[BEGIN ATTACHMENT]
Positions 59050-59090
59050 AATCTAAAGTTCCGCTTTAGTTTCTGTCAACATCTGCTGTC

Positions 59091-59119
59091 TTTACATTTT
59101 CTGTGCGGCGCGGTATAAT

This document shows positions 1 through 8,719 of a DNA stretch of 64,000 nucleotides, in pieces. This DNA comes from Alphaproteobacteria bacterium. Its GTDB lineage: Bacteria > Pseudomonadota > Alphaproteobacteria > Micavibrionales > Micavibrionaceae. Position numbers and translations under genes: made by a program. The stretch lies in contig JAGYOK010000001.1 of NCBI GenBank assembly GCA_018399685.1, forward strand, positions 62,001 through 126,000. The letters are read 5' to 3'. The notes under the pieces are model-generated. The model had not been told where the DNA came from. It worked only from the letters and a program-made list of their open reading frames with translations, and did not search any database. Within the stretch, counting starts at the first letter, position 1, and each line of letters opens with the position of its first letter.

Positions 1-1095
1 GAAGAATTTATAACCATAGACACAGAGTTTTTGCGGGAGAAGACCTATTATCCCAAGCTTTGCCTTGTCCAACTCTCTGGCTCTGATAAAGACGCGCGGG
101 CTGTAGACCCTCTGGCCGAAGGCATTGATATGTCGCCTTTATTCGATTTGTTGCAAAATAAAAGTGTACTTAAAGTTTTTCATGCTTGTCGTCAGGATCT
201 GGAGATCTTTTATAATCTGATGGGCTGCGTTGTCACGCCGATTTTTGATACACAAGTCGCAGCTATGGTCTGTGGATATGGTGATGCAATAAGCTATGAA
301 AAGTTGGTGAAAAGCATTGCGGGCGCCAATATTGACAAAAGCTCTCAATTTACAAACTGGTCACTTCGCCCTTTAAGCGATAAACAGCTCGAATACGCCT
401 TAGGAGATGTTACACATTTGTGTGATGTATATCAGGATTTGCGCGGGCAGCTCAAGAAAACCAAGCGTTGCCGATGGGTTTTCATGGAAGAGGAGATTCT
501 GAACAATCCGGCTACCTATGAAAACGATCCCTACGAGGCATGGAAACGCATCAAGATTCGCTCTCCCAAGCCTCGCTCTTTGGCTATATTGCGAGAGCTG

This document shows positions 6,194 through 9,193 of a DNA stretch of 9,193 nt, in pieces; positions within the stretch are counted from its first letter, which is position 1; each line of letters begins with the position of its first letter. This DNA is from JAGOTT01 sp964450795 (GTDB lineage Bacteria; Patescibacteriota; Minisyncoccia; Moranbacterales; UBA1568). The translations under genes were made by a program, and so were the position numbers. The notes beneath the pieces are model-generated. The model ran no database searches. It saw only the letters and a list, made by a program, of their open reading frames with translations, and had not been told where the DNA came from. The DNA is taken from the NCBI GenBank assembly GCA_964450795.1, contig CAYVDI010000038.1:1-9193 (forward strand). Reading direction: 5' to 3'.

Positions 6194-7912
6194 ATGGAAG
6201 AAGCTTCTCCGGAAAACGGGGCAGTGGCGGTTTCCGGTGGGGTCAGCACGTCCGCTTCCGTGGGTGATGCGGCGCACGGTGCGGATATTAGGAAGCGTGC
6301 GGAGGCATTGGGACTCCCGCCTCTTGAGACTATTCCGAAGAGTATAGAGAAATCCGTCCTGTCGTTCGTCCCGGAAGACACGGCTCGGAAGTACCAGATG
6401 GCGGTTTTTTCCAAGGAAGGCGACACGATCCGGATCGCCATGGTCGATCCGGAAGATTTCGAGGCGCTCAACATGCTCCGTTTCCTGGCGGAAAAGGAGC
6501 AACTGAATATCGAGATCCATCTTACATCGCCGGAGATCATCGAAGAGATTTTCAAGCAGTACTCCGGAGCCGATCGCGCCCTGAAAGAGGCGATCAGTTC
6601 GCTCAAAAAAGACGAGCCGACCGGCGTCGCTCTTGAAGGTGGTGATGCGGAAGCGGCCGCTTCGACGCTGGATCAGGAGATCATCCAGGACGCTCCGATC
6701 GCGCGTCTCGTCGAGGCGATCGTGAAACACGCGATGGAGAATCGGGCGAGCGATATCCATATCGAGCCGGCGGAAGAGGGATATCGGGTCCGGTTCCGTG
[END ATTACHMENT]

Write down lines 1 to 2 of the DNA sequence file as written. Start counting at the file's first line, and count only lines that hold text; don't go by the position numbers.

Positions 59050-59090
59050 AATCTAAAGTTCCGCTTTAGTTTCTGTCAACATCTGCTGTC